One of the first places where officials did mandate a lockdown is New Rochelle, N.Y., where Cuomo ordered a one-mile containment zone on March 10. Large gathering spots were closed for 14 days and National Guard troops are delivering food to people at the request of the state.
In California, nonessential businesses — such as bars, dine-in restaurants and gyms — are closed as part of the statewide lockdown. The state has also asked the U.S. Navy for a hospital ship and two mobile hospitals to help treat COVID-19 patients.
State and local governments retain the power to quarantine Americans within their own borders. On the federal level, the Department of Homeland Security can screen and quarantine individuals reentering the U.S. from other countries. But forced quarantines are historically rare, and most infected people are allowed to self-quarantine.
As for the Stafford Act, Trump invoked the law March 13, thereby authorizing aid for state and local governments grappling with the coronavirus and waiving certain regulations that impede access to health care. The Stafford Act is commonly used during hurricanes and does not necessitate a nationwide lockdown.
The chain message is inaccurate. We rate it False.
If you receive a chain message that you want us to fact-check, send a screenshot to [email protected].
Chain message, March 19, 2020
C-SPAN, "President Trump and Coronavirus Task Force Hold News Conference," March 16, 2020
C-SPAN, President Trump and Coronavirus Task Force Hold News Conference, March 20, 2020
The Guardian, "All Californians ordered to shelter in place as governor estimates more than 25m will get virus," March 19, 2020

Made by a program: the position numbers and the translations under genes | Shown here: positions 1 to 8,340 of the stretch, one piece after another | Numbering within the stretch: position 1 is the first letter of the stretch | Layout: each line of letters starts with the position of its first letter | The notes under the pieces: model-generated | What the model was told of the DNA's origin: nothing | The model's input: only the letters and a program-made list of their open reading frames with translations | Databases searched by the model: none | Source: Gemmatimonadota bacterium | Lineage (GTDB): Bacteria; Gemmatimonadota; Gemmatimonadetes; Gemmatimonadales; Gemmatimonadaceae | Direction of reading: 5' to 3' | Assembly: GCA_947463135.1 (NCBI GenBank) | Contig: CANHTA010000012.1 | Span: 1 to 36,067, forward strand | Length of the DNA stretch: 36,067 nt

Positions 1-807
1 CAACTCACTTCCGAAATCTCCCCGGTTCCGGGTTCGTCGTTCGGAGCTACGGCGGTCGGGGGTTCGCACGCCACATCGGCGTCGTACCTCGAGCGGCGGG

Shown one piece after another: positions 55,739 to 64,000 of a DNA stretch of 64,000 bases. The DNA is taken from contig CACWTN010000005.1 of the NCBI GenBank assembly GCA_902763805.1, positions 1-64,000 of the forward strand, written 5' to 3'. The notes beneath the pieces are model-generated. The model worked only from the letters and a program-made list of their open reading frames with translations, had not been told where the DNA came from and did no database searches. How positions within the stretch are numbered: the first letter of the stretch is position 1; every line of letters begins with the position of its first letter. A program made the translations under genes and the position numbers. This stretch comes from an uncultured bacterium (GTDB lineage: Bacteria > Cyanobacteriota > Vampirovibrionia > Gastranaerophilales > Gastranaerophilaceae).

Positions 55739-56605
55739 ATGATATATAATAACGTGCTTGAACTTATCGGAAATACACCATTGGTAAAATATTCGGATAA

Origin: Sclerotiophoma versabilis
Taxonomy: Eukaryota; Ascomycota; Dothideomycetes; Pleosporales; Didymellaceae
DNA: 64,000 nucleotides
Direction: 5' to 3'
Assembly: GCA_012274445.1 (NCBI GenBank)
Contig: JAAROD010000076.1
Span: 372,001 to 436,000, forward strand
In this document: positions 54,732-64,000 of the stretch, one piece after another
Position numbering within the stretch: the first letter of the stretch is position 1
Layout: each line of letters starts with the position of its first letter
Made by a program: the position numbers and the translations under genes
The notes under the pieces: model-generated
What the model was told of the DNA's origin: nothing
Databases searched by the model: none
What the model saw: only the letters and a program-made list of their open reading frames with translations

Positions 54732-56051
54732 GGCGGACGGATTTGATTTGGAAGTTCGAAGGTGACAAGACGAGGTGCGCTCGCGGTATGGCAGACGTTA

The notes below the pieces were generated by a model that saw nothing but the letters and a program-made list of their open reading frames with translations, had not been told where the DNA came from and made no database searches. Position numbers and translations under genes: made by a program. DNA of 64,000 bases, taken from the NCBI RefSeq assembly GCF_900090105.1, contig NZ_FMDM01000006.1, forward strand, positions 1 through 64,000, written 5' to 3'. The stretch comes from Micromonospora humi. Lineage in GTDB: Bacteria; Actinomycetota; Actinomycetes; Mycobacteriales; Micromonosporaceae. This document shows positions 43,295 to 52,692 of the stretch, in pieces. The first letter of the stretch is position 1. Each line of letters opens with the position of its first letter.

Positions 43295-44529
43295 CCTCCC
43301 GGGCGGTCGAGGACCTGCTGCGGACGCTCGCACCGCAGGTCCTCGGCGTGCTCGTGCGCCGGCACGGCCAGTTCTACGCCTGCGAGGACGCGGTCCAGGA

The Independent, "Coronavirus: France imposes 15-day lockdown and mobilises 100,000 police to enforce restrictions," March 17, 2020
Los Angeles Times, "Battling coronavirus, California asks Navy for hospital ship and two mobile hospitals," March 18, 2020
Los Angeles Times, "Gov. Newsom orders all Californians to stay home as coronavirus cases top 1,000," March 20, 2020
Military Times, "Here’s the latest National Guard mobilizations by state," March 18, 2020
The New York Times, "Cuomo Orders Tighter Restrictions in New York: Live Updates," March 20, 2020
PolitiFact, "Clarifying what’s accurate, and not, in claims about quarantines," March 16, 2020
PolitiFact, "Fact-checking a chain message about a national quarantine on iMessage, WhatsApp," March 17, 2020
PolitiFact, "Social posts are misinterpreting a federal disaster relief law to push a hoax about a US quarantine," March 17, 2020
Tampa Bay Times, "Coronavirus Florida: Governor orders all restaurants closed except for takeout, delivery service," March 19, 2020
Tweet from Marco Rubio, March 20, 2020
U.S. Department of Homeland Security, "Department of Homeland Security Outlines New Process for Americans Returning from Certain European Countries, China, and Iran," March 13, 2020
The Wall Street Journal, "Italy Hardens Nationwide Quarantine," March 11, 2020
The Washington Post, "Spain, France take drastic measures to fight coronavirus; Georgia delays presidential primary," March 14, 2020
YouTube video from the White House, March 17, 2020